Legislative accomplishments or campaign ad? You decide.

Who drops $20,000 in political ads when they are term limited and state legislative business is done for the year?

That would be Leroy Garcia of Pueblo, president of the state Senate who insists he’s just trying to educate voters on what was accomplished this session — as if that didn’t garner months and months of publicity already.

But Garcia’s ad doesn’t really answer that question.

Instead, we learn yet again, that he was a Marine, a paramedic, and he’s a politician!

“From the Marines to the Senate, no matter which uniform I’ve worn, I’ve always put country, Pueblo and getting results first.”

That sounds like a campaign ad to us, judge for yourself:

The Colorado Sun dismisses the ad as a shot across U.S. Rep. Scott Tipton’s bow for a congressional challenge, because the ad is only running in the Pueblo area on TV.

However, several thousand dollars of that buy goes to social media to reach an audience of 500,000, nearly 400,000 more people than live in Pueblo.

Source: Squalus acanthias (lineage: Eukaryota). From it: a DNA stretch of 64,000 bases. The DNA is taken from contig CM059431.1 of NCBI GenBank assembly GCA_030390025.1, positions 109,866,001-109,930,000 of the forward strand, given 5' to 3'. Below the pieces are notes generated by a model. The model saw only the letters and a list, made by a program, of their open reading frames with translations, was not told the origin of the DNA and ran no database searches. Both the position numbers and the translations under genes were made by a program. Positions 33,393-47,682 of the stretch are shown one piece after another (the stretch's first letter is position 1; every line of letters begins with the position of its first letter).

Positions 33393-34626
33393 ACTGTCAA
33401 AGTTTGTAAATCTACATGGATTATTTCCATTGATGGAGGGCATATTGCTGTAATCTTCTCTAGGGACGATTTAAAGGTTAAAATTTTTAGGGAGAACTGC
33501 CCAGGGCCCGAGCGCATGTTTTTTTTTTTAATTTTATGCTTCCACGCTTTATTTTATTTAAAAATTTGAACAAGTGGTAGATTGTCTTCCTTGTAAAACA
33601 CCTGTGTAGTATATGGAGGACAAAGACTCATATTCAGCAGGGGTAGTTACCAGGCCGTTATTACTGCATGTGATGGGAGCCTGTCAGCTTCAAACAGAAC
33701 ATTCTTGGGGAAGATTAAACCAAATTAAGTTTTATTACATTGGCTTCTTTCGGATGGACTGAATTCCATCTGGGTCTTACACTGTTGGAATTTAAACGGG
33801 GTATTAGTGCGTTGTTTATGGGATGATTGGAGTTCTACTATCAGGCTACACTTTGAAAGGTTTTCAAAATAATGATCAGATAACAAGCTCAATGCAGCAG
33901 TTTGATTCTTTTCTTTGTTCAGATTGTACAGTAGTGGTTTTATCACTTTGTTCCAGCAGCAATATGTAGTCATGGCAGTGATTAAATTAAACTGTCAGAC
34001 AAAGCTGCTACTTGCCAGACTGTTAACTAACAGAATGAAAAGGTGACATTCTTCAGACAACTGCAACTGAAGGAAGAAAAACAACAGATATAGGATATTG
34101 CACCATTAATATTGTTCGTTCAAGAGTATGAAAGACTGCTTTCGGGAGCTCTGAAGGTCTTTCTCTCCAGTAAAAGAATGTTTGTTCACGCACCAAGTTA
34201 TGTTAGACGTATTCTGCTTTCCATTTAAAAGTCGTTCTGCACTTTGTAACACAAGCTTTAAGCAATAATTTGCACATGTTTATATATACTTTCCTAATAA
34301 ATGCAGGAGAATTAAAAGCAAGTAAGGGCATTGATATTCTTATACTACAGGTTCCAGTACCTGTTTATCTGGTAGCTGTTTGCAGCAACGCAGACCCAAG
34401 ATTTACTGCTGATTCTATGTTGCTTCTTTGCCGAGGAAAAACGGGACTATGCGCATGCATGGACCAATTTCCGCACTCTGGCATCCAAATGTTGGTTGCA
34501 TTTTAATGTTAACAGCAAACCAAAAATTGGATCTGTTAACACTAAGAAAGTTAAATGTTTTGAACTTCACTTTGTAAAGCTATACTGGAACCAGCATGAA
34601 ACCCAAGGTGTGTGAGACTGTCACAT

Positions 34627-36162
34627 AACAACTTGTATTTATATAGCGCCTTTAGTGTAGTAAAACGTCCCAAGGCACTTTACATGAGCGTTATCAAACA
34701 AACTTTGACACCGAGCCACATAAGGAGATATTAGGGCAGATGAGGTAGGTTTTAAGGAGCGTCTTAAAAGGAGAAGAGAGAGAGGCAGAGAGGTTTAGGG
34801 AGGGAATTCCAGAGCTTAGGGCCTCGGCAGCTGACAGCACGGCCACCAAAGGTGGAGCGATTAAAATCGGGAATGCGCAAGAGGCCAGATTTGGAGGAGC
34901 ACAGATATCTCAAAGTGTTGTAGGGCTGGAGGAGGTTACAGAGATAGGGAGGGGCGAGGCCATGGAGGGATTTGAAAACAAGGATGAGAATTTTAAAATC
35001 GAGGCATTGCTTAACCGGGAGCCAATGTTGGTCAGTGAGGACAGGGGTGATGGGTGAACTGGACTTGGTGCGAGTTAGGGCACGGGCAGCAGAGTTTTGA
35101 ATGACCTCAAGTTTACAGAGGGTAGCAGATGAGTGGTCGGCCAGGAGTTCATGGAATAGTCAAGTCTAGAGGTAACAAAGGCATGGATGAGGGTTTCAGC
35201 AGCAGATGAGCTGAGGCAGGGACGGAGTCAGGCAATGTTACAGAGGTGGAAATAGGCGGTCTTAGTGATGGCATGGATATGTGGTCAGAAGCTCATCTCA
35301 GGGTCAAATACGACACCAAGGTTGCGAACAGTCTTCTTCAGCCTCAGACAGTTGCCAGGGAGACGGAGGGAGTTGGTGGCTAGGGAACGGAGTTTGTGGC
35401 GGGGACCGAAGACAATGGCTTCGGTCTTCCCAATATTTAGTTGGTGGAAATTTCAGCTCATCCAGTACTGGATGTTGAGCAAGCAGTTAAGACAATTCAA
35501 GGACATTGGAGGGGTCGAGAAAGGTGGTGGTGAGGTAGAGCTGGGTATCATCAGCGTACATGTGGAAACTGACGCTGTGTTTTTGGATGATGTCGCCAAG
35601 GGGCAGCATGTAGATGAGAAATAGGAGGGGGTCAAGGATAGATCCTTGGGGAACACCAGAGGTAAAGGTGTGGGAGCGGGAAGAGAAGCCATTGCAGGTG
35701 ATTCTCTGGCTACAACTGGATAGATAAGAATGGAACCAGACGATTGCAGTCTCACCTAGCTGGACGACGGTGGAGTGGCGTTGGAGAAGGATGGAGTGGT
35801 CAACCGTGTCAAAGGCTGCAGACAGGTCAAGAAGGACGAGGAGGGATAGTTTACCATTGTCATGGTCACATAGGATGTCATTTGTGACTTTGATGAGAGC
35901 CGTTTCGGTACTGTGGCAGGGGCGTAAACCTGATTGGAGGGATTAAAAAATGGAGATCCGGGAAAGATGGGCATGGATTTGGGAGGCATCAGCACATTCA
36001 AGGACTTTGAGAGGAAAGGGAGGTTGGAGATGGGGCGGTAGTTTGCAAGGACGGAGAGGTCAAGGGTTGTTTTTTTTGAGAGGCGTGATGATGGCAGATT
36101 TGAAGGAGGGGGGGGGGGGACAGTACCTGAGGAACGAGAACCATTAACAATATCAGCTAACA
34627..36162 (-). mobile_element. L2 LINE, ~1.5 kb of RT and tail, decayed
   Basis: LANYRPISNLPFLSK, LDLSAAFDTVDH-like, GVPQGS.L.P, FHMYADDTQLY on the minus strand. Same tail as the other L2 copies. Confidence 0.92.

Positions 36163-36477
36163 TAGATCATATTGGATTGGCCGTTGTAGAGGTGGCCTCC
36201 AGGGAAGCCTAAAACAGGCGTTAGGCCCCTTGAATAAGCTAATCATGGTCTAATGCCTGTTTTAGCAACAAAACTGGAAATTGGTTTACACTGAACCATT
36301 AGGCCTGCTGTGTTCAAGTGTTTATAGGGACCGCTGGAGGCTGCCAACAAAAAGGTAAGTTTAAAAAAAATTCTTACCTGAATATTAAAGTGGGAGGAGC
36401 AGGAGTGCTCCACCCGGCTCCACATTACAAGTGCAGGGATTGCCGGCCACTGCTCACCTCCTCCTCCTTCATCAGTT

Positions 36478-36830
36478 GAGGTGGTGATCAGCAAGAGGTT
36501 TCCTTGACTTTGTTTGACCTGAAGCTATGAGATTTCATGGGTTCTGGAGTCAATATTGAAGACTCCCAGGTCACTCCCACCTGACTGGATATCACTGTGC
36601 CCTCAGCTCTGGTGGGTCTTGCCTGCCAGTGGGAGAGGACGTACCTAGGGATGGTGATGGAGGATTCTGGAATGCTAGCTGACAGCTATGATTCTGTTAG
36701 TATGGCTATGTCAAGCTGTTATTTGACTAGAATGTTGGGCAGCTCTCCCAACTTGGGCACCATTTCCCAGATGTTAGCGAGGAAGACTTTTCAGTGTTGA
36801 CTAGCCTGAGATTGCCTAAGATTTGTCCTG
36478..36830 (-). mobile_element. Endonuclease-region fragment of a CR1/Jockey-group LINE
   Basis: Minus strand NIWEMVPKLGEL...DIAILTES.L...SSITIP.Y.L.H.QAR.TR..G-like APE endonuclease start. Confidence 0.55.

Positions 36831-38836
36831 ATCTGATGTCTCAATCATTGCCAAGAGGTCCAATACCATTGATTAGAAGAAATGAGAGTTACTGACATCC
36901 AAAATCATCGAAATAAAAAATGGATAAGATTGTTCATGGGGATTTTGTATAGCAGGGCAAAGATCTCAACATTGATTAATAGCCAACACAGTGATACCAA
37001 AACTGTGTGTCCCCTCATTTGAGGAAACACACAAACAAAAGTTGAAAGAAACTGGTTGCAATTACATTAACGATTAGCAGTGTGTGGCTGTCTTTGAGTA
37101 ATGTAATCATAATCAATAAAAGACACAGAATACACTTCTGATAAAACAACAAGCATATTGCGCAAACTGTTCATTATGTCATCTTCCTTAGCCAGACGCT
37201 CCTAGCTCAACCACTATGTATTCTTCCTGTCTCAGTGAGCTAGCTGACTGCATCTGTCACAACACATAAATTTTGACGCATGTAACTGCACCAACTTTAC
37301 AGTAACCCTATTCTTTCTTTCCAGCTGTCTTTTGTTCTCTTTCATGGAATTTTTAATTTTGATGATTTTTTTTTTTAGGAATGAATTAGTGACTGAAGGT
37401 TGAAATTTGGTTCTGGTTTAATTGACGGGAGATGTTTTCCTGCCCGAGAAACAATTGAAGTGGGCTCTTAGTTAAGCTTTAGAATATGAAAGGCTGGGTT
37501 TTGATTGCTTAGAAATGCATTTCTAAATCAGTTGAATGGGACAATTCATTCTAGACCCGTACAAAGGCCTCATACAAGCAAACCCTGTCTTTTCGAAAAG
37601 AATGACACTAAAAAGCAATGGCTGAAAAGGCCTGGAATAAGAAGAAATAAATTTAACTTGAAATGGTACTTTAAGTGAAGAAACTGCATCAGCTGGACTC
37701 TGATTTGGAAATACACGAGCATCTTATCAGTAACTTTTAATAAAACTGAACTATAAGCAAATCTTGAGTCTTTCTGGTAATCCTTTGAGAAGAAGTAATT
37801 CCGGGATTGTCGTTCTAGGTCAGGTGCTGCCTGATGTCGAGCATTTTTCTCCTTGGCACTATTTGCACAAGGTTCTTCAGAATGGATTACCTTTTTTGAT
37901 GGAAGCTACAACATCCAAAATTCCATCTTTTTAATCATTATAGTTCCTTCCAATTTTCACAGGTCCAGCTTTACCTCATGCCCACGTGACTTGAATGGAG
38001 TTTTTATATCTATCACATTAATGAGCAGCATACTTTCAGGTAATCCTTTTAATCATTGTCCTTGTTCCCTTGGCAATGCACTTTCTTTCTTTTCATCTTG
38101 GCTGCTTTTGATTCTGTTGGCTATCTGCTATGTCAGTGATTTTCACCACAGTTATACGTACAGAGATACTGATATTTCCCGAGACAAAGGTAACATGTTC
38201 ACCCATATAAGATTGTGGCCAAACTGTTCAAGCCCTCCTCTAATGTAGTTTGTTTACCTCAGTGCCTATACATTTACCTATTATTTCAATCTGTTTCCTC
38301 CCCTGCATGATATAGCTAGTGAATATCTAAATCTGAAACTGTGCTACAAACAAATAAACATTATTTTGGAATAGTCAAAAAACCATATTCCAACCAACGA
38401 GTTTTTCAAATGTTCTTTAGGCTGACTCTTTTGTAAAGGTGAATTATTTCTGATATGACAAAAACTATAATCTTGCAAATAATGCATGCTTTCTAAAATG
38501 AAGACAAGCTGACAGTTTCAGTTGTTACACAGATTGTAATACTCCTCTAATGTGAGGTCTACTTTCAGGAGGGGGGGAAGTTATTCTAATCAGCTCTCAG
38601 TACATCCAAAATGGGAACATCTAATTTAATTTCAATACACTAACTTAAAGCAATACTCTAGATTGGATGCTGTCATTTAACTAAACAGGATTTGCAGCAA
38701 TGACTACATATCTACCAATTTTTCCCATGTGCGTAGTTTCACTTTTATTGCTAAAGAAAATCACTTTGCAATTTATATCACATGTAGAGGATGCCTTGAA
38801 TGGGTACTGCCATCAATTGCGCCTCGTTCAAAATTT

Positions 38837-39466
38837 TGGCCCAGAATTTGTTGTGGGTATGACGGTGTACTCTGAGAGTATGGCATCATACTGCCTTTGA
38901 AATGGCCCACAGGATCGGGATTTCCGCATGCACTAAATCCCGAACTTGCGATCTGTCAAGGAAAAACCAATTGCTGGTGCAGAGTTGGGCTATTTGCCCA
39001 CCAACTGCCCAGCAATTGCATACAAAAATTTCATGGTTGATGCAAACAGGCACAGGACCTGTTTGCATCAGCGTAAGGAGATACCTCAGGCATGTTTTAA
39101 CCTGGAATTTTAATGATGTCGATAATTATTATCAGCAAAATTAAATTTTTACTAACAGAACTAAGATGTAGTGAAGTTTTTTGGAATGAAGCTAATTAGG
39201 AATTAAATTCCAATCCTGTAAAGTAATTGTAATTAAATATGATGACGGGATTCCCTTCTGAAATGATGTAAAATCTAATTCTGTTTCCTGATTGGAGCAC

Could it be that Garcia is feeling threatened by the recall mentality sweeping the state?

Andrew Short, former executive director for the Democratic Senate Campaign Fund, is pretending it’s business as usual for a politician to drop that kind of cash when he’s not actually running for any office.

“To me, personally, it would make sense that Leroy is letting folks know — whether you agree or disagree with what he did — they got a lot accomplished this past legislative session.”

But that’s not what the ad said.

The ad repeatedly touts Garcia as bipartisan, and spends minuscule seconds stating his support for the region, health care, teachers and public safety workers.

His money would have been better spent if the ad simply proclaimed, “I’m Leroy Garcia. Please don’t fire me.”